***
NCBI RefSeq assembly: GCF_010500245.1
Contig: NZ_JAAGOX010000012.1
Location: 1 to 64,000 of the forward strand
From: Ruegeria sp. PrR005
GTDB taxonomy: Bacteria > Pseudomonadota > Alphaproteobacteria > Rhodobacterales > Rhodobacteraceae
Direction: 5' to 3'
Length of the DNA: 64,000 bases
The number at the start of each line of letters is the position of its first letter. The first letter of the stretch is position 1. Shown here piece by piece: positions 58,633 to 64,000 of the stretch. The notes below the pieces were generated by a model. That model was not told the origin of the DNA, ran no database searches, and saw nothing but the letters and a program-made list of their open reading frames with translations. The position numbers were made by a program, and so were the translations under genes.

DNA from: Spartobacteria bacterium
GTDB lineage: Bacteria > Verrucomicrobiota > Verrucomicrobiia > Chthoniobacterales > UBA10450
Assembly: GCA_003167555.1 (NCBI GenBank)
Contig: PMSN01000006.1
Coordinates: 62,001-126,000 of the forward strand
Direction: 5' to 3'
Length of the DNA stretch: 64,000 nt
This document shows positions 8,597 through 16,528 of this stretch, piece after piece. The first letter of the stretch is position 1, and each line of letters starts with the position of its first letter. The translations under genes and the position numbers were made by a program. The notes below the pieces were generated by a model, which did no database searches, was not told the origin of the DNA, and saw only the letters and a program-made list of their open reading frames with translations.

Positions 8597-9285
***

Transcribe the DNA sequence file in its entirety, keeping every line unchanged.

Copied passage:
NCBI RefSeq assembly: GCF_010500245.1
Contig: NZ_JAAGOX010000012.1
Location: 1 to 64,000 of the forward strand
From: Ruegeria sp. PrR005
GTDB taxonomy: Bacteria > Pseudomonadota > Alphaproteobacteria > Rhodobacterales > Rhodobacteraceae
Direction: 5' to 3'
Length of the DNA: 64,000 bases
The number at the start of each line of letters is the position of its first letter. The first letter of the stretch is position 1. Shown here piece by piece: positions 58,633 to 64,000 of the stretch. The notes below the pieces were generated by a model. That model was not told the origin of the DNA, ran no database searches, and saw nothing but the letters and a program-made list of their open reading frames with translations. The position numbers were made by a program, and so were the translations under genes.

DNA from: Spartobacteria bacterium
GTDB lineage: Bacteria > Verrucomicrobiota > Verrucomicrobiia > Chthoniobacterales > UBA10450
Assembly: GCA_003167555.1 (NCBI GenBank)
Contig: PMSN01000006.1
Coordinates: 62,001-126,000 of the forward strand
Direction: 5' to 3'
Length of the DNA stretch: 64,000 nt
This document shows positions 8,597 through 16,528 of this stretch, piece after piece. The first letter of the stretch is position 1, and each line of letters starts with the position of its first letter. The translations under genes and the position numbers were made by a program. The notes below the pieces were generated by a model, which did no database searches, was not told the origin of the DNA, and saw only the letters and a program-made list of their open reading frames with translations.

Positions 8597-9285